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Although it should be obvious that good reading skills are essential to any translator, it's really not. Too many translators don't take the time and effort to read.


WHAT IS THIS ALL ABOUT?

I have this lingering feeling that the world of linguistic services is somewhat like Europe during the Cold War. Really, I mean – you’d have the Americans and their allies sitting on one side of the Berlin wall and thinking “What are those damned Russkies doing over there? They’re probably conceiving a vicious plan to paint us all red and eat us or whatever”. And then you’d have a fellow Russian, East German or any other sitting on their side of the wall and thinking "what will those capitalistic invaders do next to destroy the world of the working class?”. And they’d both sit and none would actually know what’s happening on the other side.

Currently I have a feeling that on one side of the wall we have our translators, interpreters and other language professionals. On the opposite side we have the PMs (or Translation Coordinators, or whoever sends you work). This thick, 10 metres tall wall is obstructing the view of each party. As this website is mainly aimed at translators, I'll be writing about things that might be more relevant to them.

But, really, what am I aiming at? At some basics skills. “What basic skills?" you might ask. Well, let's start with reading. Do YOU know how to read? I bet you'll say you can. But can you read AND understand at the same time? They say women are better at multitasking and guys struggle if they have to walk and chew gum at the same time. But let's leave that and talk about the idea of a linguist, no sex (nor gender) included.


THE TRANSLATOR

There's this professional translator. Now, to make it easier we'll call him John. John Translator, that's his name. He's a real pro. He has a degree in engineering, an MA (with distinction!) in translation and interpreting. He's great with computers, he loves CATs (which is ironic since he’s really a dog person), and he knows his languages really well. He translates German, French and Spanish into English and he’s been doing that for 10 years now. A real specialist, he lives in France, his fields are machine engineering and automation. Besides his linguistic qualifications, he has some engineering training. He's the guy you want to meet when it comes to engineering and automation. And, the best of them all, he charges reasonable rates. Isn't that just dandy?


THE PM

And we have Gladys. She’s a real pro PM. She knows her stuff, she knows her translators. And she knows how to be a real good sport when it comes to working with her favourite linguists. And they love her for that. They really do. Gladys just posted a job ad on a website. She was looking for a German > English translator, based in the UK, at least 5 years of experience. That person needs to be a specialist in automation and machine engineering. They need to use CAT tools and be experts in this field. She wrote all that in her job post. She specifically underlined "UK-based", as this was her client's requirement and not just her own fancy. Gladys has a lot of work in this field, but this is the only client that has this thing about UK-based specialists.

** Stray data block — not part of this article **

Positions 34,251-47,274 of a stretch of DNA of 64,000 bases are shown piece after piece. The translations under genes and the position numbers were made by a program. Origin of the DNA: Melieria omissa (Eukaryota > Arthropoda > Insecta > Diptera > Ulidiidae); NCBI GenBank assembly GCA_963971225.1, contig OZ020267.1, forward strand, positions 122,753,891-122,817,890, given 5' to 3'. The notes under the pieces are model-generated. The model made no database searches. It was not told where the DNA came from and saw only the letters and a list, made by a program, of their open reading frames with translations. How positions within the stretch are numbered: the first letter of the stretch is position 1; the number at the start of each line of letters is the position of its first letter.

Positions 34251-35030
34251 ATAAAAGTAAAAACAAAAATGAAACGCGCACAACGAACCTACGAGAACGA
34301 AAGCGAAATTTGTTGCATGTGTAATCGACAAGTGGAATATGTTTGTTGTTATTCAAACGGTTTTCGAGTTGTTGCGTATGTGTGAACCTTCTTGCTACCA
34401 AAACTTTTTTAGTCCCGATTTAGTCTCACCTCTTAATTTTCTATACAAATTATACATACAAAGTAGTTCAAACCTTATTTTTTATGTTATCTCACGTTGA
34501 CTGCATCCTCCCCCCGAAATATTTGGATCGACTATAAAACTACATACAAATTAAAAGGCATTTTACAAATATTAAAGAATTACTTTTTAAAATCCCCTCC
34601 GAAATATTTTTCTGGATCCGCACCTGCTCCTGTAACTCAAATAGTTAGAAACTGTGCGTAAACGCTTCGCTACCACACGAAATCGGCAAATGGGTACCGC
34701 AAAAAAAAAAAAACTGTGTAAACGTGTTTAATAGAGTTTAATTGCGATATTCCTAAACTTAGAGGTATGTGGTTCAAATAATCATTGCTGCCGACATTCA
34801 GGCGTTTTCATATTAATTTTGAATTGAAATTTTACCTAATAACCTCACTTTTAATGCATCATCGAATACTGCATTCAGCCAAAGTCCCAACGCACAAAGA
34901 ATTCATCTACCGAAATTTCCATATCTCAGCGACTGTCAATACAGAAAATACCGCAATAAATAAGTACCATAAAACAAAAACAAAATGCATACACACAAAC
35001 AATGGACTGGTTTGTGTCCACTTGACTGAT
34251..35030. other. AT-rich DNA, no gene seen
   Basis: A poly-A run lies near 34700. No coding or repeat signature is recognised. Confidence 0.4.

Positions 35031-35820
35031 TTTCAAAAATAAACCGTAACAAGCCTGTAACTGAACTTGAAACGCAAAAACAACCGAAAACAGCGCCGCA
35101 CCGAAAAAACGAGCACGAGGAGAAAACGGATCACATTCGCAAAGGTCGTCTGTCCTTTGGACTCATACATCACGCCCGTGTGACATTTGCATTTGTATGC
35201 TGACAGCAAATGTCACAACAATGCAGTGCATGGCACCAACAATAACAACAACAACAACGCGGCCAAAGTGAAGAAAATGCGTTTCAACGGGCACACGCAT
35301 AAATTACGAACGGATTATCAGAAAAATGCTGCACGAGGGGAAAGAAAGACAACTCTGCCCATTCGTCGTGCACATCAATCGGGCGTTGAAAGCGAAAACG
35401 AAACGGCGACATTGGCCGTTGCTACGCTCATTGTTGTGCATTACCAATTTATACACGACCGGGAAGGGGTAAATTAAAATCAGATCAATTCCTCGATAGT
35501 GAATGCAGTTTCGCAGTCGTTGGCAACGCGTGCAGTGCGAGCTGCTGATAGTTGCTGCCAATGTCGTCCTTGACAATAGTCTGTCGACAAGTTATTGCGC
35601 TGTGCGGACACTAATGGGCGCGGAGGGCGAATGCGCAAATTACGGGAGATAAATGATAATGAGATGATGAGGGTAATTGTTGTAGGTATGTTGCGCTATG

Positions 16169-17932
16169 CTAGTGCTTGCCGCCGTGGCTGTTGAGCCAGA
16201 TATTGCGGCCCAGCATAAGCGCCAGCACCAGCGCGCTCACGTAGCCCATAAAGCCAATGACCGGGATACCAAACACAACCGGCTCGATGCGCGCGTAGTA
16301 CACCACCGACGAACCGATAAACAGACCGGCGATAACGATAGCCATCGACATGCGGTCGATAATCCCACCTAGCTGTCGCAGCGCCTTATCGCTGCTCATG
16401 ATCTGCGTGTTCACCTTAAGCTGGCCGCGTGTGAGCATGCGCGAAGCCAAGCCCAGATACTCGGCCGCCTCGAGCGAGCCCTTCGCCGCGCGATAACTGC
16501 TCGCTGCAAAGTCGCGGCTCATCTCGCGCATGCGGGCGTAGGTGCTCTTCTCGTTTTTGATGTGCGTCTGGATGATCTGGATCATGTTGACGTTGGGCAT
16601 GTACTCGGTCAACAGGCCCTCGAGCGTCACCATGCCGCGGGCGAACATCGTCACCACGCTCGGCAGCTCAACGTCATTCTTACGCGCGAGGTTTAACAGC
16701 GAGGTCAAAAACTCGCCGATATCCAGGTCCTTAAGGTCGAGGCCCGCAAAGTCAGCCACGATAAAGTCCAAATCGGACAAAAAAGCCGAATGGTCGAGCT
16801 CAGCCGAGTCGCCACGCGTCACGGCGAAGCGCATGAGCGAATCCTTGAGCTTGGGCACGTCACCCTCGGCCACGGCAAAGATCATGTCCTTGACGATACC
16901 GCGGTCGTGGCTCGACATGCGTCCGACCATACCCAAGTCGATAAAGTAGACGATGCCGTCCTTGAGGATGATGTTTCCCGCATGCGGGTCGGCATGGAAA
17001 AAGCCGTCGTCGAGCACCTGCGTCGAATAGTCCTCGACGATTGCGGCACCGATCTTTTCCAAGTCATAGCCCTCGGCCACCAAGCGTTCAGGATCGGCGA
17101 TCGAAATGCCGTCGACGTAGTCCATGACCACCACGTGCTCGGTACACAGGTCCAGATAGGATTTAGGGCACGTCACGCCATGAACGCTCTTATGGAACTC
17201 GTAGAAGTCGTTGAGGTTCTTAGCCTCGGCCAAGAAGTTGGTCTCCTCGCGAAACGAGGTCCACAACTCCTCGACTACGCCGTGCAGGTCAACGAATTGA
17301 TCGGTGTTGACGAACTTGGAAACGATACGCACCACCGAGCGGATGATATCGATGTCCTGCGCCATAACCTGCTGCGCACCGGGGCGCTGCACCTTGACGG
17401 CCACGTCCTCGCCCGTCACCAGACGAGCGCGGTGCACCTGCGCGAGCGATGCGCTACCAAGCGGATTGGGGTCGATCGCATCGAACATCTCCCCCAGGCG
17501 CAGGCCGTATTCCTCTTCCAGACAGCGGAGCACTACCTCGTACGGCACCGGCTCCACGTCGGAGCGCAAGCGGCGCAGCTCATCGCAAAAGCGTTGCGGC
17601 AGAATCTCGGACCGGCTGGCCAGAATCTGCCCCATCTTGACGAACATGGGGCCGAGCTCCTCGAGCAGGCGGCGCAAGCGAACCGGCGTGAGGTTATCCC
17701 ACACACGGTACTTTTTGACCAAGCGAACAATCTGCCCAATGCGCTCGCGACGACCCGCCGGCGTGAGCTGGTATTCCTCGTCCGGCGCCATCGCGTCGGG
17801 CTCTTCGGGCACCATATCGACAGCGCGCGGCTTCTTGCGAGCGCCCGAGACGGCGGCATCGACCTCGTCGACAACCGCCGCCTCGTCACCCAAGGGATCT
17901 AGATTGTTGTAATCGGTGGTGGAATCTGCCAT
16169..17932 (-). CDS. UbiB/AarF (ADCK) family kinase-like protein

THE CONNECTION

Now Gladys dully received Johns application. His CV was spotless and well written. His qualifications were more than enough. John was perfect. But wait. Was he really? "Oh, darn", said Gladys. “John is not UK based. He lives in France”. Did Gladys leave his CV for further reference, so he can work with her on projects for other clients? Nope. Why would she? Obviously, John has problems reading and understanding. He cannot see that Gladys has a reason to have these requirements. And he should respect that. Gladys decided that if John cannot understand a simple post or take time to carefully read a job post, how can he translate complex technical texts? She thinks he can't. And she's probably right. All that work that Gladys will have in his field for other clients will go to someone else. To someone who can read and who takes time to read. Not only job posts. Everything – briefs, POs and instructions.


SO WHAT?

I cannot think of a single thing more irritating for a PM than a translator who receives all his instructions and does not follow them. Usually, because they haven’t read them. I know, what you're going to say, "but I've worked for this client for years now! The instructions are ALWAYS the same". Well how can you tell? Have you read them ALL?

And there’s nothing more discouraging than a translator who applies for a job when they don’t meet ALL the criteria. Even the little ones. The tiniest details matter. Not only in translation. Also when recruiting. And I know, again, what you can say, “well, maybe I’ll be lucky and they’ll like me and…”. NO. It doesn’t work like that. If you can’t read, you’re not getting any work. Period. If you think otherwise, you're wrong.




ProZ.com - http://www.proz.com/translation-articles
Read or weep
http://www.proz.com/translation-articles/articles/3250/1/Read-or-weep
Author: Michal Glowacki
Poland
English to Polish translator
Platinum since Sep 30, 2010
http://proz.com/pro/741181 
By Michal Glowacki
Published on 04/12/2011
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